Last updated: 1/21/2019
If you hate paying taxes and want to save for future health care costs, then a Health Savings Account (HSA) might be your best friend. HSAs offer what's known as a triple tax benefit.
What is a Health Savings Account (HSA)? An HSA is a tax-advantaged medical savings account that allows you to set aside money on a pre-tax basis to pay for qualified medical expenses.
What are the tax benefits? There are three major tax benefits with an HSA. 1. Your contributions to an HSA are tax-deductible. 2. Your money grows tax-deferred while in the HSA. 3. You can withdraw money from your HSA tax free as long as it's used to pay for qualified medical expenses. Wow, unless you like paying taxes, that's pretty neat.
Can you even contribute to an HSA? Maybe. To be eligible to fund an HSA, you must be covered under a qualified high deductible health plan (HDHP). This is very important. So before you contribute to an HSA, make sure you are eligible to do so. Not every high deductible health plan is a QUALIFIED high deductible health plan, so make sure to confirm this. Your health insurance agent should be able to tell you if your health insurance plan is a qualified HDHP and whether or not you can contribute to an HSA. You also can't have any other health coverage or be enrolled in Medicare or be claimed as a dependent on someone else's tax return. Again, your health insurance agent should be able to help you with any HSA eligibility questions.
What happens if you change health insurance plans? No problem. If you change to a health insurance plan that is NOT a qualified high deductible health plan (HDHP), you just can’t make any additional contributions to your HSA. But any money remaining in your HSA after you change health insurance plans, can still be used to pay for qualified medical expenses now or in the future…and the money can still be withdrawn tax-free as long as it’s used to pay for qualified medical expenses.
How much can you contribute to an HSA? If your qualified HDHP is for yourself only, you can contribute up to $3500 in 2019. If your qualified HDHP is a family health insurance plan, you can contribute up to $7000 in 2019. If you are age 55 or older, you can contribute an additional $1000. FYI, you also have until April 15, 2019 to make your 2018 HSA contribution. In 2018, the contribution limit was $3450 for a self-only plan and $6900 for a family plan; if you were age 55 or older in 2018, you can contribute an additional $1000.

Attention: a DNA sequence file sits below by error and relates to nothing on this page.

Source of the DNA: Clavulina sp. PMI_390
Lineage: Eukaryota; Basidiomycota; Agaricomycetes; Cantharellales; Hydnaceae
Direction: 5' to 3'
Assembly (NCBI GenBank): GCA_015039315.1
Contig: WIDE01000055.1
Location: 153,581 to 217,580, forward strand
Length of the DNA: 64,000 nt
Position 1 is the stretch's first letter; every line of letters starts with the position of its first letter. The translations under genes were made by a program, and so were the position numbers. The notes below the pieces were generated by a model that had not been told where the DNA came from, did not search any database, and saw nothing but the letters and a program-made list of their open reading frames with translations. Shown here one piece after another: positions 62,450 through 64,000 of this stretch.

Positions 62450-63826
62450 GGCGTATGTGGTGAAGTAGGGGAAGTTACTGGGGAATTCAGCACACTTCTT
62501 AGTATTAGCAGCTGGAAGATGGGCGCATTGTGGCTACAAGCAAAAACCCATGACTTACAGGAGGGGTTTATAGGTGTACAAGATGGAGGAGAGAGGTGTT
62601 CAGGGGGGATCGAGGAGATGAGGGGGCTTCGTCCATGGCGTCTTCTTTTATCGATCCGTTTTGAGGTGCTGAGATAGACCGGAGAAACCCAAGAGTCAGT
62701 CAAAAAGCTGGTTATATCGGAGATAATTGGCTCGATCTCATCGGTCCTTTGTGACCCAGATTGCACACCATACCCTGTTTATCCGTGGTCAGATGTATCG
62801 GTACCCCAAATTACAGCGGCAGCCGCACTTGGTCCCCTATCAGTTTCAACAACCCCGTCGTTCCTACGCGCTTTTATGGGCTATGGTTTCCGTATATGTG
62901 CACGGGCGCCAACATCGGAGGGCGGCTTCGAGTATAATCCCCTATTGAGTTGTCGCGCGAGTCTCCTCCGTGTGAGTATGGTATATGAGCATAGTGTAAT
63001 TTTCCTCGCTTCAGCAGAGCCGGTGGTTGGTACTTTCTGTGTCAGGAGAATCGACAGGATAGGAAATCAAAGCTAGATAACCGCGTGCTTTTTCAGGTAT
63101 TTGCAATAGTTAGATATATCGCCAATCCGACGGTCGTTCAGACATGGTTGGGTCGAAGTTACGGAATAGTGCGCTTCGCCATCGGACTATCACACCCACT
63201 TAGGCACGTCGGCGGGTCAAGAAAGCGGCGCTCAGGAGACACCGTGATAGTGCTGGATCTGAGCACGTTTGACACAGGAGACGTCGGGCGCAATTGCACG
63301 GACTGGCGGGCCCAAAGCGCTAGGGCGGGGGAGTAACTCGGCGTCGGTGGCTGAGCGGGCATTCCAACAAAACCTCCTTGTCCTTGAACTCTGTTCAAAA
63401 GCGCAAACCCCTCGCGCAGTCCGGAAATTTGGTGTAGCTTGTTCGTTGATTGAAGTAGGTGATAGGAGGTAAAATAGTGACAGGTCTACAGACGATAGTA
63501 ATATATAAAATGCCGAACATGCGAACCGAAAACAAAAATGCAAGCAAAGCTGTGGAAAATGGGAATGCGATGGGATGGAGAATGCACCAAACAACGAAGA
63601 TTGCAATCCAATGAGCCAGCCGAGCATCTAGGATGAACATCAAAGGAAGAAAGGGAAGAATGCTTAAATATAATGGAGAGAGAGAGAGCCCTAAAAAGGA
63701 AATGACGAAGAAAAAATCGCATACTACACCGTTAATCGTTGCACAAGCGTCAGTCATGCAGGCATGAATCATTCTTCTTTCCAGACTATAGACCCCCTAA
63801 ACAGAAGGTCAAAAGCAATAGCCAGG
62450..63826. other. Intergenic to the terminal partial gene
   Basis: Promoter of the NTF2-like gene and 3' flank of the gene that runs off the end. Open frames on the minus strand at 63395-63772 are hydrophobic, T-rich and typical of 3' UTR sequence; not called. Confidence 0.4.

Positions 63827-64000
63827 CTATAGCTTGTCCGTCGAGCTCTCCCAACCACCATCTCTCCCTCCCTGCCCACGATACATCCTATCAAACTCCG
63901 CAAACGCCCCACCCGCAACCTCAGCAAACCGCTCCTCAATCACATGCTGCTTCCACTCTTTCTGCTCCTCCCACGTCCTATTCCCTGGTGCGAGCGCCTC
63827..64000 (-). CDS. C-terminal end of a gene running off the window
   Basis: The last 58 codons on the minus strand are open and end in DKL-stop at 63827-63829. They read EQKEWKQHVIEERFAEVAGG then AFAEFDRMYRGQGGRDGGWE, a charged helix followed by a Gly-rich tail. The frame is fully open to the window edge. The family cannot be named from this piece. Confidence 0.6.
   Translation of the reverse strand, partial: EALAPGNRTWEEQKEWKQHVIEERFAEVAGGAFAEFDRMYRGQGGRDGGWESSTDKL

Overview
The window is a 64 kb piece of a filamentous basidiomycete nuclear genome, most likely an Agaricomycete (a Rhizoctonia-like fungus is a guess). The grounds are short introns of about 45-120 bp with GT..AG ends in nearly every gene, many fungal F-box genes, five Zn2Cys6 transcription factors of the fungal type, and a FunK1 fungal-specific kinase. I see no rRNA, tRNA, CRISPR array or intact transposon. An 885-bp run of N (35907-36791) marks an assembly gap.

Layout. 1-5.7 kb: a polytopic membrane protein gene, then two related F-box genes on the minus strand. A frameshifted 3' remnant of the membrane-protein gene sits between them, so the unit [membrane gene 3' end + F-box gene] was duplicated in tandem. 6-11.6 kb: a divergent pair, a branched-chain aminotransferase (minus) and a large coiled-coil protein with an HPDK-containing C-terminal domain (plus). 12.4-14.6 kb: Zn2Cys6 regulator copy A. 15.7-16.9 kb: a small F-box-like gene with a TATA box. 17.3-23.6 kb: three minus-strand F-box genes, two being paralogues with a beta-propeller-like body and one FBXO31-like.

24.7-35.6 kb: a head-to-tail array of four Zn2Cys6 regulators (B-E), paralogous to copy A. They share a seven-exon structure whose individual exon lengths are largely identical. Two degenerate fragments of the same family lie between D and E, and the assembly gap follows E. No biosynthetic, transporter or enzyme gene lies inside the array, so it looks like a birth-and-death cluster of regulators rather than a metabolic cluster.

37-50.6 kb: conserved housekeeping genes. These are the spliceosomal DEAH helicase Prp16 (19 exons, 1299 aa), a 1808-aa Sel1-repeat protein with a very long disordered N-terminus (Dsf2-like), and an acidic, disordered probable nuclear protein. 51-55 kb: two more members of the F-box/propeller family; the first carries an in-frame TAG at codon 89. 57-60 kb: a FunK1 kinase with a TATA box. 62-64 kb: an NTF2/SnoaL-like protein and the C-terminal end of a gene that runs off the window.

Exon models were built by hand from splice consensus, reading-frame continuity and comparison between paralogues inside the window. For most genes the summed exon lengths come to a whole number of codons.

Where can you open an HSA account? At a bank or other financial institution. But not all banks or financial institutions offer HSA accounts, so you might have to ask around. You could ask your local bank first or maybe ask your health insurance agent for suggestions. Fees can vary, so make sure to ask about their fees too.
Can you invest your HSA contributions for long-term growth? Yes, and this is the point! If you want to maximize the tax efficiency of your HSA, you should leave your money in your HSA for the tax-free growth potential. Make sure you choose a bank or financial institution that allows you to invest your HSA contributions. Particularly, investments for growth. If it were me, I would ask if they have low-cost index funds available for their HSAs.
Think this isn’t important? Consider this. If you contribute $3500 (the 2019 max) to an HSA every year for the next 20 years and your contributions grow at 8% per year over that 20 year period, you will have approx $173,000 in your HSA in 20 years. If you have a family plan and contribute the maximum $7000 each year, you will have approx $346,000 in your HSA in 20 years (assuming the above numbers). This can all be withdrawn tax-free as long as it’s used to pay for qualified medical expenses. And there’s a good chance you’ll need it too. Last I checked, healthcare costs are rising and we’re living longer.
What if you don’t use your HSA money to pay for qualified medical expenses? If you take money out of your HSA and it’s not used to pay for qualified medical expenses, the amount you withdraw will be subject to income taxes and may also be subject to an additional 20% penalty tax. There are some exceptions that may allow you to avoid the 20% penalty tax. If you become disabled, reach age 65, or die, the additional 20% penalty tax is waived.
Would an HSA be a good fit for you? An HSA is great if you can maximize your contributions each year and leave your contributions in your HSA over the long term for tax-free growth (assuming it’s used for qualified medical expenses). So you either need to be incredibly healthy with very little current health care needs OR you need to have plenty of cash on hand to pay your current health care costs out of pocket (at least up to the deductible on your health insurance plan). This way, your HSA contributions can get the full benefit of that tax-free growth (assuming it’s used for qualified medical expenses).
Want to dig in to all the details? Here's an IRS link: HSA IRS Link (Click here)
HyLine Bottom Line: An HSA may allow you to save for future health-related expenses with maximum tax efficiency. HSAs offer what's known as a triple tax benefit: tax-deductible contributions, tax-deferred growth, and tax-free withdrawals as long as the money is used for qualified medical expenses.
What can I do at HyLine Wealth to help you with your Health Savings Account (HSA)? Not much. I use the Charles Schwab platform for my advisory business, and they do not offer HSAs. So all I can do here is pass along information to help you make your decision. This tip is on me!
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Questions? Don’t hesitate to reach out. If you have questions on anything, feel free to email me at firstname.lastname@example.org or call me at (605) 275-2343.
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